The legislator must be the primary sponsor of the bill or joint resolution that was enacted or the primary sponsor of a bill or joint resolution for which at least about one third of its text was incorporated into another bill or joint resolution that was enacted as law, as determined by an automated analysis. While a legislator may lay claim to authoring other bills that became law, these cases are difficult for us to track quantitatively. We also exclude bills where the sponsor’s original intent is not in the final bill.


 

Bills Introduced

Castor introduced 13 bills and resolutions in 2019. View Bills »

Compare to all Florida Delegation (44th percentile); Serving 10+ Years (43rd percentile); House Democrats (33rd percentile); All Representatives (51st percentile).


 

Working with the Senate

The House and Senate often work on the same issue simultaneously by introducing companion bills in each chamber. 0 of Castor’s bills and resolutions had a companion bill in the Senate. Working with a sponsor in the other chamber makes a bill more likely to be passed by both the House and Senate.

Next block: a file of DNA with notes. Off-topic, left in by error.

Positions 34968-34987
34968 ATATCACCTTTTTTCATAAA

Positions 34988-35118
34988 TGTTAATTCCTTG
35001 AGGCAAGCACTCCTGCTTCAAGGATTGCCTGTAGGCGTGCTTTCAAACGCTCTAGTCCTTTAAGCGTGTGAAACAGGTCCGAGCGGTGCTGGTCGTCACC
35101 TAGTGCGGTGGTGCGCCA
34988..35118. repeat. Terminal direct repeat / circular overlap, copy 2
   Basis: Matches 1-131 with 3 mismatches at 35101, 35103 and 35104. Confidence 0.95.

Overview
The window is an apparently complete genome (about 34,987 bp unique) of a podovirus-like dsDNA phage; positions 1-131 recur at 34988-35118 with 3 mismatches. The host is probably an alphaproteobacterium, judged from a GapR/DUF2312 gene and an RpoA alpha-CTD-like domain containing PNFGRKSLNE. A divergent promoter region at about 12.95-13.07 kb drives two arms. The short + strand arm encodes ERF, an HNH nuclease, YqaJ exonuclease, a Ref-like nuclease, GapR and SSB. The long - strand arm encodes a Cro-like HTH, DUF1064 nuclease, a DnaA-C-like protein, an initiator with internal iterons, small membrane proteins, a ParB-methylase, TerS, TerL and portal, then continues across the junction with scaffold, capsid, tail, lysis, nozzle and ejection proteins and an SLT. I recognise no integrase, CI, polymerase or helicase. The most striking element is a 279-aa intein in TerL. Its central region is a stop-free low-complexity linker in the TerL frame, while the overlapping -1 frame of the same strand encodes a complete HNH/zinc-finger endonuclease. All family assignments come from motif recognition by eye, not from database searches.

Compare to all Florida Delegation (0th percentile); Serving 10+ Years (0th percentile); House Democrats (0th percentile); All Representatives (0th percentile).

Companion bills are those that are identified as “identical” by Congress’s Congressional Research Service.


 

Writing Bipartisan Bills

In this era of partisanship, it is important to see Members of Congress working across the aisle. 9 of Castor’s 13 bills and resolutions had a cosponsor from a different political party than the party Castor caucused with in 2019.